I miss Apple’s AirPort range. Back when I was taking my first forays into home networking, these wireless routers and extenders were a vital part of my setup.
Yet, as per usual, good things couldn’t last.
Back in 2018, Apple bowed out of the networking game entirely and discontinued its AirPort and Time Capsule line-up.
Besides me, one who hasn’t let this slide is Bloomberg’s Mark Gurman. In a piece published earlier this week, the renowned Apple analyst and leaker called for the company to reintroduce Wi-Fi routers as part of its product portfolio.
And, honestly? The argument for this relaunch is compelling.
Effectively, Gurman argues that now Apple has finally pulled its head out of its arse with its Mac range (ergo, dropping irritations like the Touch Bar and the Butterfly Keyboard, while improving the MacBook Pro and introducing the M1 chip), the time is nigh for the company to take another look at networking.
There’s some sense in this by itself, but the aspect of Gurman’s reasoning that appealed to me most was the suggestion that Apple should develop a mesh system using its devices.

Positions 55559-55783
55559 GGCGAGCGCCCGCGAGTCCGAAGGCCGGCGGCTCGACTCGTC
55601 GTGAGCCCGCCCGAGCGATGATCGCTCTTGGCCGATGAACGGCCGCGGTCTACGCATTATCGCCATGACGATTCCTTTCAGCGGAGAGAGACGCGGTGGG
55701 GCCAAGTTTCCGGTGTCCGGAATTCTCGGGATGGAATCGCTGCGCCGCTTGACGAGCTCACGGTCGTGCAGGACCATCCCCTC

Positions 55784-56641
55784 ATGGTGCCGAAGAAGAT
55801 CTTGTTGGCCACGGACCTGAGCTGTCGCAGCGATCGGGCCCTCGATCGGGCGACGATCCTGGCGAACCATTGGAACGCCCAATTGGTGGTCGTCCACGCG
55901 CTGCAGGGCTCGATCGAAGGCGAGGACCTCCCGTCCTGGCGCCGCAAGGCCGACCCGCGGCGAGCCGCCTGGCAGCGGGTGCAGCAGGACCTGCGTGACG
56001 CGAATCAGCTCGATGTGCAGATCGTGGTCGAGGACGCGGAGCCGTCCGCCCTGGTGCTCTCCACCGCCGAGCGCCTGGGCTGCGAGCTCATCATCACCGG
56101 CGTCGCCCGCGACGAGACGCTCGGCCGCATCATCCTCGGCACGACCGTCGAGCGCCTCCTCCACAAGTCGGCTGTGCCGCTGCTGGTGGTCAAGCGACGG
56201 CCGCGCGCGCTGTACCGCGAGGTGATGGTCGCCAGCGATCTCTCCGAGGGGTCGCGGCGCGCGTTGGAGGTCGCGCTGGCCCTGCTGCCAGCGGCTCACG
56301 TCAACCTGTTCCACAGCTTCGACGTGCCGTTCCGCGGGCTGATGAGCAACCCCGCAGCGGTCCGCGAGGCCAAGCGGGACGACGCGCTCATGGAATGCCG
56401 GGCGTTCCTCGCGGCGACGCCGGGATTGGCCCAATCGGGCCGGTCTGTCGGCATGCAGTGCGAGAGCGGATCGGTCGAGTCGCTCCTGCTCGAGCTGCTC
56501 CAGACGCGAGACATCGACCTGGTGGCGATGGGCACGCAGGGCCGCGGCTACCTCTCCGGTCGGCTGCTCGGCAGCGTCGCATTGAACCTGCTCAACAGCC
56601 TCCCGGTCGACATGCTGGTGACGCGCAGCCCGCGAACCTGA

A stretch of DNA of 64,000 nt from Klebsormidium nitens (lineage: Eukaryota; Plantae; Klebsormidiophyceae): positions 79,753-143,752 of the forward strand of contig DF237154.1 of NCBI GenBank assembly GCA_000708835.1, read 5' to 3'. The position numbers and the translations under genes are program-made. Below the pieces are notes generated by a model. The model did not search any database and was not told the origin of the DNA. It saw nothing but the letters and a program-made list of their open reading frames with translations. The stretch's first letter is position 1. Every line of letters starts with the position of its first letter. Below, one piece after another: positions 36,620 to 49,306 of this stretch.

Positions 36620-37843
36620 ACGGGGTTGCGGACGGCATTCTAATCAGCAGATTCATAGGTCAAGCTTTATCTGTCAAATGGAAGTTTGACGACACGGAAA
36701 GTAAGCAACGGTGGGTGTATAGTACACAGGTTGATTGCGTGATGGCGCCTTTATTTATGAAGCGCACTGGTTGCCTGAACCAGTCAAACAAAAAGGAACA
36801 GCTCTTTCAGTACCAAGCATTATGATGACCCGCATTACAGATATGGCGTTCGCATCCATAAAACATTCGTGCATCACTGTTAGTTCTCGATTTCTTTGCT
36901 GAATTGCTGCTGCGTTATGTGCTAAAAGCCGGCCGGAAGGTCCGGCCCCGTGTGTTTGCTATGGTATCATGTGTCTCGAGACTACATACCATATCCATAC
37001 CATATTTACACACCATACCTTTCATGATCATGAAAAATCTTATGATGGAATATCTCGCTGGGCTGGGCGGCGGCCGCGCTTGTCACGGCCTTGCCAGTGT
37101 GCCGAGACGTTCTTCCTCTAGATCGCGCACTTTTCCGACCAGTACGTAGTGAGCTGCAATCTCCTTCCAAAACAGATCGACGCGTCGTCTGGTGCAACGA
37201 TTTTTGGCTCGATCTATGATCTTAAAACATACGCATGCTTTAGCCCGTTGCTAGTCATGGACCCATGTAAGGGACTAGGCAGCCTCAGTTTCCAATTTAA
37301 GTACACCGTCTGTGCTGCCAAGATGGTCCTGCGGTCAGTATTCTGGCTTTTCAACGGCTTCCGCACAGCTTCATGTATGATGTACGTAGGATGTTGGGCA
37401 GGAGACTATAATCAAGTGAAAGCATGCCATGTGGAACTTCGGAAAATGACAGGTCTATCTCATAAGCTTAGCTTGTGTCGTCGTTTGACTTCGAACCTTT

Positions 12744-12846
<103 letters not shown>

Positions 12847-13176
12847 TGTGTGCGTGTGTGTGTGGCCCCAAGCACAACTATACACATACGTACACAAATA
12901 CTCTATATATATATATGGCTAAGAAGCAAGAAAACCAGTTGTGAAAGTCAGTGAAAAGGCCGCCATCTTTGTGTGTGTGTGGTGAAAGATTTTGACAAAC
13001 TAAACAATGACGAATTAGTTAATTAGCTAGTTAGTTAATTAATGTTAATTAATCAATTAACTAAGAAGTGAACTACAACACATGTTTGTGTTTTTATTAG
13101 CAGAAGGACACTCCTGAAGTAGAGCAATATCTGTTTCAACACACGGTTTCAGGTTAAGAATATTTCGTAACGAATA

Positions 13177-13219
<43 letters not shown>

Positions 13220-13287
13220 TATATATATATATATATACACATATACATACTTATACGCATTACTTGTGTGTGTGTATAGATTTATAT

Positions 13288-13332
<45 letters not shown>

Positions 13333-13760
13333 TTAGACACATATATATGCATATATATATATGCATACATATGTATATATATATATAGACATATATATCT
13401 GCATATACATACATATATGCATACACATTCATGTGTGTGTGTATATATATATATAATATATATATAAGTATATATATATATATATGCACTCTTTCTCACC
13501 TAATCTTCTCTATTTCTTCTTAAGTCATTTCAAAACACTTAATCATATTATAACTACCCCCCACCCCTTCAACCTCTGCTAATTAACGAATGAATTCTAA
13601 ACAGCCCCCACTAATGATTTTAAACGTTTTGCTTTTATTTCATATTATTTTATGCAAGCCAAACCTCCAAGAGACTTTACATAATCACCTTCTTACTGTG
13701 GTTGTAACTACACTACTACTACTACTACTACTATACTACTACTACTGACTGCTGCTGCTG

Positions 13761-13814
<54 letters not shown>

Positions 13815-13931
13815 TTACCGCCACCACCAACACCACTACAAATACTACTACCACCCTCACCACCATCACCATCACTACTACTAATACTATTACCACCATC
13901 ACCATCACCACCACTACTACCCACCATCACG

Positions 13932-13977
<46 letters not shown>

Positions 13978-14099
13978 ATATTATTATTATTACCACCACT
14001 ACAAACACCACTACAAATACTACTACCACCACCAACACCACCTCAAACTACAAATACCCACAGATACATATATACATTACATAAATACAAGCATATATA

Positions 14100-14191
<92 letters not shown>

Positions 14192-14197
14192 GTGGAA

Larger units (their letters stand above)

The company has already done something similar with its AirTags, as it uses a mesh of Apple devices to locate the trackers. In terms of providing a Wi-Fi signal in your home, the company could release an updated AirPort router that then connects to other Apple devices (like the HomePod Mini), creating a mesh network covering your whole house.
It’s a fantastic idea — but it’s not gonna happen.
Why won’t Apple release new routers?
There are two main reasons. Shockingly, let’s start with the first: technical limitations.
When Apple shuttered the AirPort range, it began retailing other companies’ routers as a replacement. For example, it’s currently selling a Linksys Velop mesh system with three units for $500.
The point here is that mesh networking doesn’t come cheap. And if the company wants to get its beloved ‘Apple tax’ and deliver a comparable…